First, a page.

Follow-up to: Diseased Alaska seals tested for radiation have abnormal brain growths, undersized lymph nodes -- Environmental cause indicated -- Also found in Russia, Canada -- Walruses next? (PHOTOS)
SoCal Wild, Feb. 8, 2013:
They have loose, rolling skin and their ribs show through their tiny brown bodies. There is a glaze in their large round eyes. When they flop or lay down on the cement dry areas, it’s not the normal lounging that healthy California sea lions typically do for hours on end. Even their whiskers seem droopy. These pups are sick.
[...] As of Feb. 11, 2013 the [Marine Mammal Care Center in San Pedro] has received more than 100 pups. [...]
David Bard, director of operations [ says ...] “We really aren’t sure why we are seeing so many now. Usually January is a relatively quiet time for us. This has taken us all by surprise.”
[...] “We are prepping in the back of our heads for the ‘worst case scenario’ if this condition still persists,” he says. “We’re taking it day by day.” [...]
Wall Street Journal, Feb. 12, 2013:
[...] Sarah Wilkin, the National Marine Fisheries Service’s marine mammal stranding coordinator [...] says the timing of the strandings is unusual: Sea-lion pups typically get stranded in such numbers in the fall, when they first separate from their mothers and venture out into the ocean to catch food on their own. Sea lions are usually born from May to August, she says.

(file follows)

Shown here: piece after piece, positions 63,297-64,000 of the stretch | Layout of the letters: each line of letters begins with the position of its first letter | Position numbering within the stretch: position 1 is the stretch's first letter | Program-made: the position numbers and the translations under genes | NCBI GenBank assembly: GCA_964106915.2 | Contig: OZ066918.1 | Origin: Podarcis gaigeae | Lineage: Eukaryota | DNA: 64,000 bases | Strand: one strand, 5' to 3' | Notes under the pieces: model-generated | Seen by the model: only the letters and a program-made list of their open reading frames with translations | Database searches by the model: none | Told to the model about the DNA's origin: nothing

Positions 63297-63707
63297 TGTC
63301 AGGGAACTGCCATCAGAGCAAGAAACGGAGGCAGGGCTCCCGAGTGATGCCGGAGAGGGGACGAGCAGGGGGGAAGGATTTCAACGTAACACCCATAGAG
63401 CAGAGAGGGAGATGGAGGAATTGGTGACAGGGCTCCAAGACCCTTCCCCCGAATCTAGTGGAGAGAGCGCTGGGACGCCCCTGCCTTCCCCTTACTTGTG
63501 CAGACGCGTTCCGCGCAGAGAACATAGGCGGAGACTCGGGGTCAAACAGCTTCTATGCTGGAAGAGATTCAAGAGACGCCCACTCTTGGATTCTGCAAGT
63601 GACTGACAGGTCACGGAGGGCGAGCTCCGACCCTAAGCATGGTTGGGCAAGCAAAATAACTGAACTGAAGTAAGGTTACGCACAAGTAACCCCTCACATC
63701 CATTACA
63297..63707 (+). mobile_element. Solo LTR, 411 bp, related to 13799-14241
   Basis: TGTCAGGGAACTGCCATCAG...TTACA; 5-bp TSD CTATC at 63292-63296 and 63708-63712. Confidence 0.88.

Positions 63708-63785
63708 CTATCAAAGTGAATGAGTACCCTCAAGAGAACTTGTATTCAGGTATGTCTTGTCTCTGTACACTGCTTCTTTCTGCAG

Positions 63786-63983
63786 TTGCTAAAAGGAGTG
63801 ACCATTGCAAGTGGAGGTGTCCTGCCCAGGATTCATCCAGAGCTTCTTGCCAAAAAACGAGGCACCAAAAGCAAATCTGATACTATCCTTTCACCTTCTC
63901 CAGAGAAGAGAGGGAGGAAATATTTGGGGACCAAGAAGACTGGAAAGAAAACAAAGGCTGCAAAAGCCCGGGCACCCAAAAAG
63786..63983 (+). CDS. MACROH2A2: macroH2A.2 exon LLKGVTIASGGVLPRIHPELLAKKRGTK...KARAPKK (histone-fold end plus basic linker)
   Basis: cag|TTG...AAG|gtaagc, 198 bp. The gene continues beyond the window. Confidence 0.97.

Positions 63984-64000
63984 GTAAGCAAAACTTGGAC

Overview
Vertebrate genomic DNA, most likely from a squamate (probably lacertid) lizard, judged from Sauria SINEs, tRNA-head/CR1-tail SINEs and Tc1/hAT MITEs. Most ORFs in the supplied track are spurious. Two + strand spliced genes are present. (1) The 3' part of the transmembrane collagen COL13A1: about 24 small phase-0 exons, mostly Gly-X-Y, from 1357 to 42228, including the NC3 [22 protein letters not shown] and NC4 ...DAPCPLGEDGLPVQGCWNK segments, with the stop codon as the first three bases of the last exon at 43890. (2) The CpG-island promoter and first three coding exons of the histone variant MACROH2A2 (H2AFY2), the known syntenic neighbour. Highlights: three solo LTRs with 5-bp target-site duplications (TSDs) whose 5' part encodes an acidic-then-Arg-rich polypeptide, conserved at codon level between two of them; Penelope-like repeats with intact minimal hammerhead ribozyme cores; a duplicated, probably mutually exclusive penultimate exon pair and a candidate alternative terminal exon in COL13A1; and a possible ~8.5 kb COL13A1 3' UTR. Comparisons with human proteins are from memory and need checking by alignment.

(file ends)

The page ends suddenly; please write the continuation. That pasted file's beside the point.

“Something has changed-but piecing together something like this usually happens after the fact,” Ms. Wilkin said. [...]
Daily News, Feb. 11, 2013:
[...] The center in January saw a record 43 sea lions come through its doors – a trend that hasn’t let up in the first part of February, said David Bard, operations director of the center at Fort MacArthur. But the influx reached a peak on Saturday, with 12 sea lions arriving at the already crowded center. There are now about 85 animals being cared for, Bard said. [...]
“To see nearly 50 arrive in January is very rare for us,” Bard said. “They’re coming in starving and in record numbers. Nutrition is their biggest challenge.” [...]
CBS Los Angeles, Feb. 11, 2013:
A local sanctuary for marine mammals has been inundated with an unusually high number of malnourished sea lion pups this winter.
The Marine Mammal Care Center in San Pedro says a record 43 sea lion pups were brought in during January, up from an average of 12 for this time of year. February is on track for another record month, according to David Bard, operations director of the Marine Mammal Care Center.
“It started in January. We had a record January this year, with 43 animals,” Bard said. “And, just in the beginning of February, we’ve doubled that.” [...]
Published: February 12th, 2013 at 10:49 pm ET